How Can I Become a School Social Worker?
Research what it takes to become a school social worker. Learn about degree requirements, key skills, licensure and job outlook to find out if this is the career for you.
What Is a School Social Worker?
School social workers are problem solvers and facilitators. They act as liaisons between children, parents and school personnel. In many cases, they act as advocates for the student as he or she tries to cope with any number of troubling situations having to do with that student's experience with the school environment. Students may have trouble adjusting to new surroundings, dealing with their parents, or interacting with teachers and other students. Though requirements vary by state, most states require nonclinical social workers to be licensed or certified.
Learn about this career, including the educational and licensure requirements for becoming a school social worker in your state from the chart below.
|Degree Required||Master's degree|
|Education Field of Study||Social work|
|Key Skills||Problem-solving, listening, compassion, organization, interpersonal|
|Licensure/Certification||Some form of registration, licensure or certification is required per state law|
|Job Growth (2018-2028)||7% (for all child, family and school social workers)*|
|Median Salary (2018)||$46,270 (for all child, family and school social workers)*|
Source: *U.S. Bureau of Labor Statistics
What Should I Study to Become a School Social Worker?
To work as a school social worker, you're usually required to have a master's degree in social work. Many of these programs offer a focus on school social work and can be completed in two years of full-time study. Graduate programs often include at least 900 hours of supervised training or field internships that can help you meet licensure requirements. You don't need a bachelor's degree specifically in social work to be eligible to enroll in a master's degree program, but it could qualify you for advanced standing and shorten your graduate training to one year.
A graduate program in school social work combines coursework in social work practices and behavioral theory with field experiences. Some courses cover the following topics:
- Behavioral and emotional problems
- Domestic violence
- Substance abuse
- Teen pregnancy
- Suicidal behavior
How Do I Become Licensed?
Depending on your state, you need to become either licensed, certified or registered to practice social work in a school setting. The requirements vary by state but usually include minimum education and experience conditions. To ensure you have the necessary skills, you might need to pass a licensing examination. Other requirements include background checks and CPR certification. To renew a license or certification, you could need to complete specific continuing education requirements, such as take courses, attend seminars or conferences, complete workshops or be involved with professional development programs.
What Duties Might I Have?
As a school social worker, you'll cooperate with parents, guardians, teachers and other school personnel to help students succeed in their academic and personal growth. You might help students manage stress, emotional issues, academic struggles and disabilities. You could also arrange for additional help or placement services for students who are victims of abuse. You might confront issues with misbehavior, poor attendance, substance abuse and pregnancy as well as advise teachers on how to cope with unruly students. In the classroom, you could speak to students about conflict resolution and other subjects.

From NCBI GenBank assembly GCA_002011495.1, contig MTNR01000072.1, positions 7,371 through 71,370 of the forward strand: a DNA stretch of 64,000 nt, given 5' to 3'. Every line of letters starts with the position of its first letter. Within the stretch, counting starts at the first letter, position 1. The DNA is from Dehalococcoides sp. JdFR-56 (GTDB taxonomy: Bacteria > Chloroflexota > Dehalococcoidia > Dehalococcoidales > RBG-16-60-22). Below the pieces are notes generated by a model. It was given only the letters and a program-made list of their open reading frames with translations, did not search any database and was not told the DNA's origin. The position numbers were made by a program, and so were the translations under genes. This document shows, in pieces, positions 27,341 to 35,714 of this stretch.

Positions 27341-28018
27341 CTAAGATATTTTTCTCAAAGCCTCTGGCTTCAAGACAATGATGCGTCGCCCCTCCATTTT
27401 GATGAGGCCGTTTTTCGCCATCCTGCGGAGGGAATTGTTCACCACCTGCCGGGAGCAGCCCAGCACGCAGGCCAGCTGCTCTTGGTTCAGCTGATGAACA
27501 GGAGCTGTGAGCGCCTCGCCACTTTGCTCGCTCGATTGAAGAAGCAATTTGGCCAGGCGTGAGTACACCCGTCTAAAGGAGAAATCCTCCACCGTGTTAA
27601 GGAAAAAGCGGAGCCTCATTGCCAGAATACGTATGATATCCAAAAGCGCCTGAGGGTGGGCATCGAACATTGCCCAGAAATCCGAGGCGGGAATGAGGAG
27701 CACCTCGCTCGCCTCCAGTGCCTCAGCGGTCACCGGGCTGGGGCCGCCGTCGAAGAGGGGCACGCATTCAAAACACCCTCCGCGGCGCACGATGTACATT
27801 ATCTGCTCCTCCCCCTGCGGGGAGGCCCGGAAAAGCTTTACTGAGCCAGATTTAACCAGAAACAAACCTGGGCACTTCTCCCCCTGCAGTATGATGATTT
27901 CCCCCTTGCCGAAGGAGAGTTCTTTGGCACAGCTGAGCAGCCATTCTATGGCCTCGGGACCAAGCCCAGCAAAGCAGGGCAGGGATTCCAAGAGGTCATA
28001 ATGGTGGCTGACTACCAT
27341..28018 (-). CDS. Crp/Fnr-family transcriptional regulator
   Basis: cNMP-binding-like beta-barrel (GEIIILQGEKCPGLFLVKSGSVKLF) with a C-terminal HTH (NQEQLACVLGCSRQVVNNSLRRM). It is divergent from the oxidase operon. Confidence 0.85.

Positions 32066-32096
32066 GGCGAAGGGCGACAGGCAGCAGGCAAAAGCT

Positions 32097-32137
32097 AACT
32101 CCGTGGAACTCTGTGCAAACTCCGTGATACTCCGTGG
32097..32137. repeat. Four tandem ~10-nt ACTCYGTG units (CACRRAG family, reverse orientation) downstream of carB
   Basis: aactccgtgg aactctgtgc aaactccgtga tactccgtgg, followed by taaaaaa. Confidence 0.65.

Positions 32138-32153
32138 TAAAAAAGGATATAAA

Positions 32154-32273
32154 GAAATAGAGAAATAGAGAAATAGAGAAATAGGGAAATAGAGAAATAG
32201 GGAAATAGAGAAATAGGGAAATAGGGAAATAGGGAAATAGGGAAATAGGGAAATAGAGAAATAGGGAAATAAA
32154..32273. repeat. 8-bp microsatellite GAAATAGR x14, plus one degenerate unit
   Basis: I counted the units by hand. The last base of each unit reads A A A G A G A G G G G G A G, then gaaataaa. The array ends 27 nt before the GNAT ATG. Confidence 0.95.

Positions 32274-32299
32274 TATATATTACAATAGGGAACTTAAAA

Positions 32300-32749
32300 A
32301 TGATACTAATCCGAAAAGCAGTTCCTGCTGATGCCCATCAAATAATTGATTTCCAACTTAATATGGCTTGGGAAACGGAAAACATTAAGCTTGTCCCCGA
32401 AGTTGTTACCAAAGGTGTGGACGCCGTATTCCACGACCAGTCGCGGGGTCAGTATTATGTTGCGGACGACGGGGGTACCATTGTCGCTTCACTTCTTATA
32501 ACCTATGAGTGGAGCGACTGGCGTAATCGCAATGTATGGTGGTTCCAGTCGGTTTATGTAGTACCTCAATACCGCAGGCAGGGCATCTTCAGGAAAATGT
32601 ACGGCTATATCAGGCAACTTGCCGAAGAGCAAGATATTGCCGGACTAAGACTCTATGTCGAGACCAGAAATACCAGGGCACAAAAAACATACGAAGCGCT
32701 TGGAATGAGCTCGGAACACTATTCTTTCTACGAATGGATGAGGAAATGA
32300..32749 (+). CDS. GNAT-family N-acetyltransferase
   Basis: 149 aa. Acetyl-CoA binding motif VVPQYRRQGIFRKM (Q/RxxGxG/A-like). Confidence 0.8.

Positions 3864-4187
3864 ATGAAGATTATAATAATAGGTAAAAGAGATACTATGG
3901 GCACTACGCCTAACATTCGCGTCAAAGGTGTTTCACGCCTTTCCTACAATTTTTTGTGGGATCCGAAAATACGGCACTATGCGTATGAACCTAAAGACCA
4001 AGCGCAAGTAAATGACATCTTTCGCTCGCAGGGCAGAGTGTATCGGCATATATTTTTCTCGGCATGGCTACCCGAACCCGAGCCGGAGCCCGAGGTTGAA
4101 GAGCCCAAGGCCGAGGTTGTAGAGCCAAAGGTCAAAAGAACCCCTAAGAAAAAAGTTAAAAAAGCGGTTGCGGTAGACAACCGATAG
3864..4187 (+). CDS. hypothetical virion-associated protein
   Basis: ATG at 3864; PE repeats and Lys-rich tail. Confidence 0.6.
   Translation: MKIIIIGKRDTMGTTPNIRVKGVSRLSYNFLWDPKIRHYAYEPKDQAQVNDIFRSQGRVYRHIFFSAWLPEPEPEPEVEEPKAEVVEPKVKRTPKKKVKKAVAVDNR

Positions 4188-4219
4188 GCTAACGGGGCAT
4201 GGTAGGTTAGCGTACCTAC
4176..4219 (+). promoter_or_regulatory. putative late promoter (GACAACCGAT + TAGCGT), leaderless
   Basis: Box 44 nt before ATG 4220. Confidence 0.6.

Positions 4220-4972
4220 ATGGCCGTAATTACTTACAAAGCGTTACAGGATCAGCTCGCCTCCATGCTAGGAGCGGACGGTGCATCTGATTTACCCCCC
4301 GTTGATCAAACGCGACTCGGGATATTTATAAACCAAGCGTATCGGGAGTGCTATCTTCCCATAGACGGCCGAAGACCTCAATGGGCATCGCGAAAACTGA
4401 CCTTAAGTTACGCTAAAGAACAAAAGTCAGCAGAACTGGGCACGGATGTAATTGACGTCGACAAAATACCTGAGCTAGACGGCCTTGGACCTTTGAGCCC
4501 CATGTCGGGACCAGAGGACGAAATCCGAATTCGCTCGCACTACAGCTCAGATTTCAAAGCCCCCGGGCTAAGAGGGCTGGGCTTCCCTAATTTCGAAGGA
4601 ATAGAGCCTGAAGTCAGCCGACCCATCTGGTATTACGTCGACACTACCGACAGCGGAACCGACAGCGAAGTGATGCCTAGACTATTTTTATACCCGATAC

What Is the Job Outlook for School Social Workers?
The U.S. Bureau of Labor Statistics (BLS) predicted that jobs for child, family and school social workers would grow by about 7% between 2018 and 2028, which was considered faster than the average for all occupations. Growing student bodies and the need to accommodate disabled students could lead to increased demand for school social workers. However, inadequate school funding might inhibit job growth. Though there could be competition over jobs in cities and regions that have sufficient educational programs for social workers, the BLS expected more opportunities for social workers in rural areas and underserved communities.
What Are Some Related Alternative Careers?
With the preponderance of addictive substances in the world today, the career of substance abuse and behavioral disorder counselors melds very easily with that of school social worker. These counselors work with adults and well as school age children as they investigate behavioral disorders possibly brought on by and/or reflected in substance abuse. They try to support their clients and help them modify behavior and/or recover from the pattern of abuse. They advise and try to educate abusers and their families in order to develop healthy relationships and productive behavior patterns.
Sometimes anti-social behavior, behavioral disorders or drug abuse wind up with an individual being tried, convicted and sentenced to probation rather than prison. Probation officers and correctional treatment specialists are assigned to monitor and work with probationers to ensure that they don't revert to their previous behavior. They meet regularly with probationers and their families in order to advise and recommend effective rehabilitative treatment. They test probationers for drug abuse and submit reports of the progress of treatment as well as on how the probationer is adjusting. Parole officers perform similar duties to individuals who have served prison time.